For the last few weeks I have been making starlings for a sculpture trail on Shapwick Heath nature reserve along the Avalon Marshes in Somerset. As you know I have become completely obsessed with these amazing birds even after they have left the area! I wanted to make my own flock so that would always be here.

I started the project with a series of workshops where I was able to teach 11 students a bit or all of the process to make a bird sculpture. The design was one I developed prior to the workshops so I could teach them by step-by-step demonstration.

3rd workshop7

This got the birds off to a flying start (!) and I completed unfinished sculptures and made new ones to make a final 21 starlings plus one that will be in the gallery. Here are a few in various stages of progress…

starling sculptures

Like my 2d starling mosaics I used iridescent black glass tile, and mixed it with plain black glass. I used copper sheet for the beaks and they are grouted in black. I think they look pretty good, here’s one…

starling2

This project took some planning.  The main problem being how to install them so they would be secure and wouldn’t  be prone to too much movement in the wind which could casue them to hit each other and break. My first idea was to weld the metal armature wires onto a vertical curved pole but I felt that the final piece would be too cumbersome and could be difficult to install. I then spent several days considering other options, such as welding them horizontally along a tube, onto rigid metal mesh, or inserting the bird wires into various types of tubing. Eventually I chose the latter idea using bamboo.  Not only was it a good support structure (the bird wires fitted perfectly into the bamboo sheath) but it would also blend in well with the reeds in the background. The bamboos are also strong and cheap.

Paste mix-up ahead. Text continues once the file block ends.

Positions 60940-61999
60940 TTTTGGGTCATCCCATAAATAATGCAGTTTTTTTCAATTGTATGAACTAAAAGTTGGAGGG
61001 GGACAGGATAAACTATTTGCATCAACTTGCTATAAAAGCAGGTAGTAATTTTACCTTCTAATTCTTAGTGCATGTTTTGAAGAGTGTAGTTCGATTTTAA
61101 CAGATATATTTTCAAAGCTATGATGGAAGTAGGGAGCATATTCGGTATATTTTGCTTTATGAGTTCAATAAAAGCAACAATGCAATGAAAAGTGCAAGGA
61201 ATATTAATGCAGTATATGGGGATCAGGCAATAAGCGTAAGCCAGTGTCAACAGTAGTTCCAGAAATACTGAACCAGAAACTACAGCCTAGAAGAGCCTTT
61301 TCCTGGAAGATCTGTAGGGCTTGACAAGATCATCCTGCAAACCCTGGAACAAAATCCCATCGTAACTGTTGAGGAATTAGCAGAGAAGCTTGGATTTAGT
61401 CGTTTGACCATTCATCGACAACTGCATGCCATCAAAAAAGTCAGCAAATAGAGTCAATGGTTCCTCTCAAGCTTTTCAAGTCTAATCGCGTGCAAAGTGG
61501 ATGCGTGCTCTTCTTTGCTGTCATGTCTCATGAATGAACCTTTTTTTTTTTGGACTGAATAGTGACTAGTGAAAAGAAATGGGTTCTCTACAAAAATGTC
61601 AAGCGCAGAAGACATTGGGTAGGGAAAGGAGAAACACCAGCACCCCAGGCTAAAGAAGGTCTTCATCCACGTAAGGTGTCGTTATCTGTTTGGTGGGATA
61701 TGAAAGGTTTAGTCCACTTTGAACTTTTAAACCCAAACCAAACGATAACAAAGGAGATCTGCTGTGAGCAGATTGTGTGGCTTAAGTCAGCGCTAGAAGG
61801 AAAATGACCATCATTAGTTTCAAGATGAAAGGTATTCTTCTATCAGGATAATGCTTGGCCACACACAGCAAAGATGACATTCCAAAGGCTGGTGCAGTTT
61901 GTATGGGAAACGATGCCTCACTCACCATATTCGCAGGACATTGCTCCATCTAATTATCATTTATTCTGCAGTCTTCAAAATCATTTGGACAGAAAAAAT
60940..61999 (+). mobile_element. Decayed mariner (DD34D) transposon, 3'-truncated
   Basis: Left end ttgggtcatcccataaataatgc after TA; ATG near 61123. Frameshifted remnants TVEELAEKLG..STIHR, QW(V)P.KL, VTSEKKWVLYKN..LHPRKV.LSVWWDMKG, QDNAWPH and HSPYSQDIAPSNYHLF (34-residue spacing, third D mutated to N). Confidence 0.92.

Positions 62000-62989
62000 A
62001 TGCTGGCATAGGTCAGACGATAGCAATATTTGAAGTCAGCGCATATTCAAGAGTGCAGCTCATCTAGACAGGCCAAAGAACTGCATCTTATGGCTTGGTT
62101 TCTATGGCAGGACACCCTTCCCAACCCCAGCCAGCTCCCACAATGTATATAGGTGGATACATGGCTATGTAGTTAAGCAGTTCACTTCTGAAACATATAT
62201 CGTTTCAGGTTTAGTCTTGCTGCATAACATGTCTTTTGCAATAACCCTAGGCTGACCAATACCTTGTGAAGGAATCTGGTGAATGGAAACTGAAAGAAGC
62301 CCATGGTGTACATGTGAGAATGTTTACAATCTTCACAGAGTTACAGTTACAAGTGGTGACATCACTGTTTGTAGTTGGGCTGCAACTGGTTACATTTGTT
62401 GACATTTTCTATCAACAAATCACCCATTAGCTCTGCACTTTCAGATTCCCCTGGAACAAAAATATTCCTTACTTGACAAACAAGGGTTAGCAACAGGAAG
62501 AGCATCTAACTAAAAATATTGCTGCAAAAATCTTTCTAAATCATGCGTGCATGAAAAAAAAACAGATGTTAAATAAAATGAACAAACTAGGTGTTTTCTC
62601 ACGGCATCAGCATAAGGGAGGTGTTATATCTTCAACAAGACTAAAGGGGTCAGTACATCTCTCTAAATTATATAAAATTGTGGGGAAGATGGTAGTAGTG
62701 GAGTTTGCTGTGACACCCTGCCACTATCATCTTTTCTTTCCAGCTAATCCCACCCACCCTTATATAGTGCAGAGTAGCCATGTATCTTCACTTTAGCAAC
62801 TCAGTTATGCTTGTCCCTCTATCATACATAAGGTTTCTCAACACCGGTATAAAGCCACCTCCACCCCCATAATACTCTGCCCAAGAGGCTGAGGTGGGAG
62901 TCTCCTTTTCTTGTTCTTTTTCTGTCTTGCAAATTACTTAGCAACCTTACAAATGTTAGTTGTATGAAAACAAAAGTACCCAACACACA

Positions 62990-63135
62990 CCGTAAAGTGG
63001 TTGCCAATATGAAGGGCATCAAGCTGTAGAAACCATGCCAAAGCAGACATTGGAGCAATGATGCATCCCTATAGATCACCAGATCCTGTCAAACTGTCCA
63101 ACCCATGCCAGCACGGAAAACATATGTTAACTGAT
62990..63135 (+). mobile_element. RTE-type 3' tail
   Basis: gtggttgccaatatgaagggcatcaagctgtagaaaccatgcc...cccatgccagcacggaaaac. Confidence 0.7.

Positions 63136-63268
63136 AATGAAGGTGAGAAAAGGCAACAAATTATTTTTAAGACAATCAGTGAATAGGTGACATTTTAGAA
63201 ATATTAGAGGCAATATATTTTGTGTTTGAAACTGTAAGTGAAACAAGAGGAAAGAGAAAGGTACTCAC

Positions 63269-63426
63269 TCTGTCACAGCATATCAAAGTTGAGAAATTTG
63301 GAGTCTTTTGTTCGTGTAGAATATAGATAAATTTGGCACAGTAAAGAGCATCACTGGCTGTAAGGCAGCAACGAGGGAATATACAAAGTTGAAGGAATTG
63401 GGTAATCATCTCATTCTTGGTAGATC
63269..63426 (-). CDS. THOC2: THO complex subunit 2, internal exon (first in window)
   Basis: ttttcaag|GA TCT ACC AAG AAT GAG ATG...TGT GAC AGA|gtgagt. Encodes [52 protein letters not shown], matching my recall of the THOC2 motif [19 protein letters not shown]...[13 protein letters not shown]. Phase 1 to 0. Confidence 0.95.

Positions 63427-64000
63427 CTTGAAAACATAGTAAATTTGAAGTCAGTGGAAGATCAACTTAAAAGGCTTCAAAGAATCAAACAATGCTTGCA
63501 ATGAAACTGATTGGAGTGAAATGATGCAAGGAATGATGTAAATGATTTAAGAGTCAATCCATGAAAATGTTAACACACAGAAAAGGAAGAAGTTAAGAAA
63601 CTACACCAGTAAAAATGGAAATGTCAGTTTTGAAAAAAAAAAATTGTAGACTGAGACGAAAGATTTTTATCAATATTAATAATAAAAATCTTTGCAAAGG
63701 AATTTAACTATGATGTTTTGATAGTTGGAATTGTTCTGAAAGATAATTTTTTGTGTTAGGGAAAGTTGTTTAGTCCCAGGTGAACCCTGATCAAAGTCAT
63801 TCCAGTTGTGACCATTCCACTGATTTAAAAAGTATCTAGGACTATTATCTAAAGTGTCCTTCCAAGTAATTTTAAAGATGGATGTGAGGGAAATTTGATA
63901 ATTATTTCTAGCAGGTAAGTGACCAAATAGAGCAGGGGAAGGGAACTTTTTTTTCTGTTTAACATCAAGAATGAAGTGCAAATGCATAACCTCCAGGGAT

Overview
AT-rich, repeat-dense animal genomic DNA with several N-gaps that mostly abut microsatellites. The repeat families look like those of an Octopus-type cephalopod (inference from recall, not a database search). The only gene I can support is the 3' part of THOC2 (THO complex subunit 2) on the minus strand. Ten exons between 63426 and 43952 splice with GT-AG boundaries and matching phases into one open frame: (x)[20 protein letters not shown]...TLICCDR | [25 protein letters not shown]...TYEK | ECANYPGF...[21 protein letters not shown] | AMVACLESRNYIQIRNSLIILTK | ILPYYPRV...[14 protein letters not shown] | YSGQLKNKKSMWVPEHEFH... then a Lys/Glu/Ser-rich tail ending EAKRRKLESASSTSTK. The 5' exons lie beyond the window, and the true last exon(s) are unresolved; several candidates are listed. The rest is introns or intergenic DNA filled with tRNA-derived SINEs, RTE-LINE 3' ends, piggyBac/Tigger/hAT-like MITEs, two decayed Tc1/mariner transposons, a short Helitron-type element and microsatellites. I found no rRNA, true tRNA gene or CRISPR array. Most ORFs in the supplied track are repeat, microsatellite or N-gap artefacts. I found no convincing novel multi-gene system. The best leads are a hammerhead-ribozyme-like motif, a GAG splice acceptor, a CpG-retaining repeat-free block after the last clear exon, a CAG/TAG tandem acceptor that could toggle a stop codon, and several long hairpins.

So they were cut to various sizes and the holes drilled open and tried out and tested in my garden before sinking them into buckets of concrete.

Here I am mixing concrete to set the bamboos into.

Here I am mixing concrete to set the bamboos into

6 buckets later …

6 buckets

…and I am wondering if they will all go in the car to the site…

Come back next week to find out if they did and see the starlings installed! (hopefully!)

😉

Alternatively, if you don’t live far away come to our Launch Day next Sunday 24th May at Somerset Crafts gallery (where there will be photos of the works as they progressed) and along Shapwick Heath for the Sculpture Trail. There will be several sculptures by fellow members of Somerset Crafts inspired by local wildlife and myth.